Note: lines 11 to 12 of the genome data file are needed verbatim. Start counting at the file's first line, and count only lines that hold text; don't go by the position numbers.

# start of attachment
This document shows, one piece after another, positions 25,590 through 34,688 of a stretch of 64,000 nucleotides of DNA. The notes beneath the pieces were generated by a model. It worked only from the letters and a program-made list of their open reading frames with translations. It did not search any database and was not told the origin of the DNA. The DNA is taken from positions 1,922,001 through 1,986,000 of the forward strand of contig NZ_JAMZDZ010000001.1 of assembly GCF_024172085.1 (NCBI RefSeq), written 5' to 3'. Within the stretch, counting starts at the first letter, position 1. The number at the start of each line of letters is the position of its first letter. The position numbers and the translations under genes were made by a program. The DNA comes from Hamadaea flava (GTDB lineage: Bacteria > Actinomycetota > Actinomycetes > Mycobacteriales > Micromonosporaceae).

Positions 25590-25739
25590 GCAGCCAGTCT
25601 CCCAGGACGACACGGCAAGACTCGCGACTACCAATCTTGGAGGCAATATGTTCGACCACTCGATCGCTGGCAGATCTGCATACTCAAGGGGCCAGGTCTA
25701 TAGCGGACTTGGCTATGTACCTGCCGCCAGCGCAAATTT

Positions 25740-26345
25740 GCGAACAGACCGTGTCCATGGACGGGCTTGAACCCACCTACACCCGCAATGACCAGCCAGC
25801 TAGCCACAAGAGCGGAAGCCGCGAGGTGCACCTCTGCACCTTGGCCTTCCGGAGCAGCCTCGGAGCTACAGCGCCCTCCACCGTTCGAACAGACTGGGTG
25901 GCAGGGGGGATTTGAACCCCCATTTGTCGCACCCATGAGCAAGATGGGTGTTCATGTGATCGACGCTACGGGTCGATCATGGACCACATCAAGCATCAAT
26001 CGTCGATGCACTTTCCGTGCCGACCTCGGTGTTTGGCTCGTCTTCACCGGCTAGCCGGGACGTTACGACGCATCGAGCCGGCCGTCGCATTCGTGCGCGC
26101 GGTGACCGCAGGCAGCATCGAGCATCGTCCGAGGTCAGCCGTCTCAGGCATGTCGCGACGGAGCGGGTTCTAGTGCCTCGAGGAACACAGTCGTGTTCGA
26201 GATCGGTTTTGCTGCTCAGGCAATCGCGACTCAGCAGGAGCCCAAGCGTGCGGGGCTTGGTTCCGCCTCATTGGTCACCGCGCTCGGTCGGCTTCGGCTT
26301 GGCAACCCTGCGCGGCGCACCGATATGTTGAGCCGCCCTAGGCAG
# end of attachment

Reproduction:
26101 GGTGACCGCAGGCAGCATCGAGCATCGTCCGAGGTCAGCCGTCTCAGGCATGTCGCGACGGAGCGGGTTCTAGTGCCTCGAGGAACACAGTCGTGTTCGA
26201 GATCGGTTTTGCTGCTCAGGCAATCGCGACTCAGCAGGAGCCCAAGCGTGCGGGGCTTGGTTCCGCCTCATTGGTCACCGCGCTCGGTCGGCTTCGGCTT